Browns Commons Brings Southern Gothic Sounds to Students


Student performers Sierra Sunshine and Isaiah Keyes perform the opening act for Amythyst Kiah’s Coffeehouse performance.

The Browns Commons Coffeehouse Music Series presented Amythyst Kiah, a Southern Gothic songstress based in Johnson City, Tennessee on Thursday, March 1 from 8 p.m. to 10 p.m. at 110 Broad Street. FoJo Beans Coffee and Flour & Salt Bakery served refreshments and snacks.

Reminiscent of Johnny Cash and with an energy comparable to the Black Keys, Kiah’s music style is characteristic of the Old South with a modern twist. In addition to performing various shows as part of a tour throughout the U.S. and the UK, Kiah was able to give an intimate performance to an enthusiastic Colgate crowd using her voice, the guitar and the banjo. Although she has performed at Caffe Lena in Saratoga Springs and frequents the Northeast, Thursday’s performance was the furthest North she has traveled in New York.

The night began with an acoustic performance by juniors Sierra Sunshine and Isaiah Keyes, the opening act duo. They performed covers of both “You Go Down Smooth” and “Hallelujah.”

Amythyst Kiah’s set consisted of both traditional and original songs, and she began the night by playing “Trouble So Hard,” originally performed by Vera Hall, a black domestic worker in Livingston, Alabama who sang a cappella. Kiah also drew inspiration from Reverend Gary Davis, a prominent blues and gospel singer. 

Kiah spoke about how folk music is interesting because a lot of it was created before music technology evolved. She also remarked that Appalachian music, which includes many ballads and African-American blues influences, is a hybrid of British Celtic and African music.

Associate Professor of Physics and Astronomy Jeff Bary is a faculty director of Browns Commons who was instrumental in bringing Amythyst Kiah to Colgate’s campus. 

“[Amythyst] is a powerful and soulful vocalist with a rich sound and amazing vocal range. She brings an ethnomusicologist’s perspective to the traditional roots music she loves to play. Her family has deep roots in northeastern Tennessee, a place I know well and one that plays an integral role in the development of American music. She spoke about the Bristol Sessions and the recording of the Carter Family before playing one of my favorite Carter Family tunes, “Bury Me Beneath the Willow.” As a devotee to Old-time and Appalachian Roots music, I was completely enamored with her performance and so happy to share in that experience with the students, faculty and community members in attendance,” Bary said.

Other songs included “Darlin Corey,” “Hangover Blues,” “Another Man Done Gone,” “Wildebeest,” a more upbeat “I’m Getting Ready to Go,” an old gospel tune “Will The Circle Be Unbroken,” a cover of Radiohead’s “Fake Plastic Trees” and an encore performance of “Brand New Shoes.”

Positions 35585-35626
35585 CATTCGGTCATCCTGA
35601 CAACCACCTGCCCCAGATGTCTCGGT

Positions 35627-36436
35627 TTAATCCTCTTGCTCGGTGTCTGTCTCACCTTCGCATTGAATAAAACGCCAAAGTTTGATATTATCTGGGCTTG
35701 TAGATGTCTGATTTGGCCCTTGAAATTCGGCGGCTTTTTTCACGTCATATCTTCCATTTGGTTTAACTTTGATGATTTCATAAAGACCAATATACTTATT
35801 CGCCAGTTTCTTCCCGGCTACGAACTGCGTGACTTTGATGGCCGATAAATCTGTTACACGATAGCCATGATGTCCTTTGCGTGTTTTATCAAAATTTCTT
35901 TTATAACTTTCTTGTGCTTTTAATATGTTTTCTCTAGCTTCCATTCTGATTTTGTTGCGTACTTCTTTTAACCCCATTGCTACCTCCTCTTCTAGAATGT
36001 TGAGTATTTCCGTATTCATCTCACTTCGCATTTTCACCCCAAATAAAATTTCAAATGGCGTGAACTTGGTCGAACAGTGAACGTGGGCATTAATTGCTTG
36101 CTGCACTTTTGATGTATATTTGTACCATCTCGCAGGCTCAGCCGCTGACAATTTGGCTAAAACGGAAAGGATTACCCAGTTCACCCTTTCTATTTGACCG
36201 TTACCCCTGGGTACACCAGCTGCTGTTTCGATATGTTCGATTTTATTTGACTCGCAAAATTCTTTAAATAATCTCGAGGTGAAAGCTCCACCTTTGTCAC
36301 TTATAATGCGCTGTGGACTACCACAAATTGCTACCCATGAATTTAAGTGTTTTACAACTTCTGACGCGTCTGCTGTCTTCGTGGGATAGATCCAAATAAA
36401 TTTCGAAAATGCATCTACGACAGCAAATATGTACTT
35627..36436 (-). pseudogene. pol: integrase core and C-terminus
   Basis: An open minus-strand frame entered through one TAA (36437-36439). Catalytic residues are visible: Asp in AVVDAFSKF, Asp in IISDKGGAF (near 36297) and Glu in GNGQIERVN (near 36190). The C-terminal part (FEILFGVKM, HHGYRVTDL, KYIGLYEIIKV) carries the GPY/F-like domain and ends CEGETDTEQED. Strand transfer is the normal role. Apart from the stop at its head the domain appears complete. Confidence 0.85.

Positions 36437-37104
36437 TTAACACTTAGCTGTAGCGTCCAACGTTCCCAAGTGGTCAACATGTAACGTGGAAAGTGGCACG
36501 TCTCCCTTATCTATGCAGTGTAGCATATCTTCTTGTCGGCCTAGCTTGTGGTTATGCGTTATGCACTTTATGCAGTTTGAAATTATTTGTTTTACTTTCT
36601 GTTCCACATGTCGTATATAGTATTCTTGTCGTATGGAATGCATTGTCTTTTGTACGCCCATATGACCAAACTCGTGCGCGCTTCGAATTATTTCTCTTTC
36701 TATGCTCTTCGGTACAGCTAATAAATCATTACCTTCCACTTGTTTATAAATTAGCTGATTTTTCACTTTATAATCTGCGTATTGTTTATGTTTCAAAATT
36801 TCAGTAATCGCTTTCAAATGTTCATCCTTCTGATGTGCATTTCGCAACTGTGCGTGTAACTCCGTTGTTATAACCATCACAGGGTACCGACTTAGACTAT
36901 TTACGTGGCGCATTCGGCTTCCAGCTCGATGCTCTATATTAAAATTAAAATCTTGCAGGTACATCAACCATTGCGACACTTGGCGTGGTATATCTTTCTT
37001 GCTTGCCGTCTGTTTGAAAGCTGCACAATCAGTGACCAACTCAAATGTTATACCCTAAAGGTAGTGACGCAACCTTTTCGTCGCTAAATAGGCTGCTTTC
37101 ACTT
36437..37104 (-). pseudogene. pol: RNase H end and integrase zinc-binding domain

The Coffeehouse performances have been a fantastic opportunity to promote art and music on campus. Given that Broad Street Records used to have a significantly larger presence, it is important to maintain a sense of connection with the performing arts through intimate concerts like this. Perhaps the Coffeehouse series will be a stepping-stone in the further promotion of the arts at Colgate.

“Live music is special. I didn’t learn this until I was a graduate student at Vanderbilt University in Music City USA, Nashville, Tennessee. I hope to do my part to help Colgate students discover this fact at least a few years before I did. No matter how long I had been at work on a given day, and grad school days could be extremely long, I could go out, often to the “World Famous” Station Inn, and within minutes of hearing a high lonesome vocal or some fancy guitar lick followed by a hoot from the crowd, I would be unconsciously grinning from ear to ear and the stresses of the day would recede,” Bary said.

“I’m really glad Browns Commons is hosting these Coffeehouse performances. Being a student at Colgate makes it really easy for us to forget that a world exists outside of Colgate, and these Coffeehouses are a wonderful way to maintain contact with that,” sophomore Rupika Chakraverti said.

Students of various class years helped organize the event, including the set up, obtaining refreshments and advertising.

“I am thankful that several first and second-year students are music lovers and have provided much needed support to help run the Coffeehouse shows. Although we are still in the process of building this series, which we intend to be one of Browns Commons’ signature programs, I am already so encouraged to see audiences of 40-50 people come into 110 Broad St. on a Thursday evening to often see an artist perform that they haven’t heard much about. A lot of this is due to the efforts of the students as they share with their friends just how cool these intimate shows can be,” Bary said.

Contact Allegra Padula at [email protected]